Seattle is Now the First U.S. City to Allow Uber and Lyft Drivers to Unionize
On Monday, Seattle became the first city in the United States to approve a bill that allows drivers from ride-hailing companies like Uber and Lyft to form unions over pay and conditions. The Seattle City Council's vote was a unanimous 8-0 in favor of the new law.
The vote is certainly a victory for Seattle's App-Based Drivers Association (ABDA) who worked side-by-side with the local Teamsters union for the legislation's approval. Other drivers across the United States will certainly view this win as a major influence on future actions taken in their own cities.
The new union law, then, will require companies to give Seattle a complete list of drivers working in the city. And like other unions, this Seattle-based organization would use the list to get in touch with drivers, as well as work to gain the support of a majority of a company's drivers, to be designated as their bargaining representative.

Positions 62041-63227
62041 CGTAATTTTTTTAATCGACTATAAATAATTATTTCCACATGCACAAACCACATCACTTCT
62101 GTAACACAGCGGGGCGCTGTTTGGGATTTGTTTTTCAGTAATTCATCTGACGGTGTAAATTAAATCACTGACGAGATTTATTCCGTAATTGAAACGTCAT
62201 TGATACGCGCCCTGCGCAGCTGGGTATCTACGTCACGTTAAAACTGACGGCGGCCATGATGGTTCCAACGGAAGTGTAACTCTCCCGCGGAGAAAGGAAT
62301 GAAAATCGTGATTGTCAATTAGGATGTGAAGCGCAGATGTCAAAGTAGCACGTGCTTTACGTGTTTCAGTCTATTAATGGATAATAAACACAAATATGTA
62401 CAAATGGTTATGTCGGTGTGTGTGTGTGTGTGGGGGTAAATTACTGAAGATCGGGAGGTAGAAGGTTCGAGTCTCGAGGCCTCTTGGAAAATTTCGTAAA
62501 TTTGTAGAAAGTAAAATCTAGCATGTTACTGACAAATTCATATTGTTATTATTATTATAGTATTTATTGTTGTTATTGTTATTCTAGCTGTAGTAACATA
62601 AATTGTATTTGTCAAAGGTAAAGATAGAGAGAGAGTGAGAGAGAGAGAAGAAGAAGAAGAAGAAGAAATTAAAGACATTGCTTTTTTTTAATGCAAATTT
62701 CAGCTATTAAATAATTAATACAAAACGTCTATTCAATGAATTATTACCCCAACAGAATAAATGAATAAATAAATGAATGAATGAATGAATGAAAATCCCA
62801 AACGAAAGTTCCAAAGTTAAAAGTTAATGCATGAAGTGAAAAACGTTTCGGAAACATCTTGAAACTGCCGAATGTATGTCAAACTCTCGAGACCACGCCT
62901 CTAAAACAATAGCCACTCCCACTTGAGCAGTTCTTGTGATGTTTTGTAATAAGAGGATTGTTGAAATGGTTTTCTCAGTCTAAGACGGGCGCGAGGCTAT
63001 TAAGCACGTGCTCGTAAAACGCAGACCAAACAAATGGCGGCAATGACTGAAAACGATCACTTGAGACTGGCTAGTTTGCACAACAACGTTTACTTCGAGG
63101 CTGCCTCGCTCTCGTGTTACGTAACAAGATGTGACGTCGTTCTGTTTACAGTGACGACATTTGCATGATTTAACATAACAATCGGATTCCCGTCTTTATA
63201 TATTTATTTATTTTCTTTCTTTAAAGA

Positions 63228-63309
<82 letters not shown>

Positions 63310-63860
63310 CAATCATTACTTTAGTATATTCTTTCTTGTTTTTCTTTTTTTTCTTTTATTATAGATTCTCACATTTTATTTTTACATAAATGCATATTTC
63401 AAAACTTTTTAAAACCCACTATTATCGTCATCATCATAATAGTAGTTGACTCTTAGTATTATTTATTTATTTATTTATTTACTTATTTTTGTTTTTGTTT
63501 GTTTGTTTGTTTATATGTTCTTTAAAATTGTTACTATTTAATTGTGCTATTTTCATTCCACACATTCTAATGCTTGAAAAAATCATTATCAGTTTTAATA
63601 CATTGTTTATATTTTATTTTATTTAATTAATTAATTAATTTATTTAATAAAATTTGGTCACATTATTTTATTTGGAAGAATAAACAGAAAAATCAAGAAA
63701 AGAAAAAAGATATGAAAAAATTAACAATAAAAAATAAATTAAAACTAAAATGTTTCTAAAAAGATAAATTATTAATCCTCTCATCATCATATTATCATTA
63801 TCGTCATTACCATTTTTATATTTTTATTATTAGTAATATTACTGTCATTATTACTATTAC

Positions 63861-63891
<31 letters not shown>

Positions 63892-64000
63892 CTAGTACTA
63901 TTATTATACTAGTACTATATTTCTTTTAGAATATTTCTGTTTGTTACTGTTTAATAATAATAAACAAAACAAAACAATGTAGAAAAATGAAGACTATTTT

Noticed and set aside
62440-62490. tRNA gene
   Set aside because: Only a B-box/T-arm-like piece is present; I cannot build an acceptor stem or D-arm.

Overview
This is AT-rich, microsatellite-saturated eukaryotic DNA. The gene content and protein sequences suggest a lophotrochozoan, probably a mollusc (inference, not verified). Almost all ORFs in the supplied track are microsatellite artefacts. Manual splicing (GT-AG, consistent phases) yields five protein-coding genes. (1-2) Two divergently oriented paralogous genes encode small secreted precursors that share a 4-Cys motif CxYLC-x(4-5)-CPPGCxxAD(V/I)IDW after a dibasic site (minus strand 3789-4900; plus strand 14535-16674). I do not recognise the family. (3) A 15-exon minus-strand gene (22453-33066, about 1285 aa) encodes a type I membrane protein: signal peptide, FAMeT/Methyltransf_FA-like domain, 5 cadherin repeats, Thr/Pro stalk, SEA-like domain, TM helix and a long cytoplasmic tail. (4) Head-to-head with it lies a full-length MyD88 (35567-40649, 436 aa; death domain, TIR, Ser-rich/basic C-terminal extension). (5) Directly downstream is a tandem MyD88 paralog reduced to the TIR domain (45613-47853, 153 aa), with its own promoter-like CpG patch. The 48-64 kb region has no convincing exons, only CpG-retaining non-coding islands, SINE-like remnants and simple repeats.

Unsurprisingly, Uber and Lyft are not fans of the union legislation. Uber, who is currently embroiled in a class-action lawsuit in California regarding drivers who wish to be considered full-time employees instead of contractors, has been embroiled in employment issues for awhile now; the company has consistently fought against such measures like the new union law, citing reasons like work flexibility it allows its drivers. Meanwhile, Lyft sees Seattle's legislation as a threat to the privacy of its drivers, and in a statement, said that "[w]e urge the mayor and full council to reconsider this legislation and listen to the voices of their constituents who choose to drive with Lyft because of the flexible economic opportunity it offers."
Even Seattle's mayor Ed Murray has his doubts about the law. In a statement made after the vote, he voiced some concerns about the "unknown costs of administer the collective bargaining process and other burdens the ordinance will place on city staff members." Because of this, Mr. Murray would not sign the bill; however, it will become law regardless of his signature. "As this ordinance takes effect, my administration will begin its work to determine what it will take to implement the law," Mr. Murray said in the statement. "I believe it will be necessary to seek additional clarifying legislation from the Council."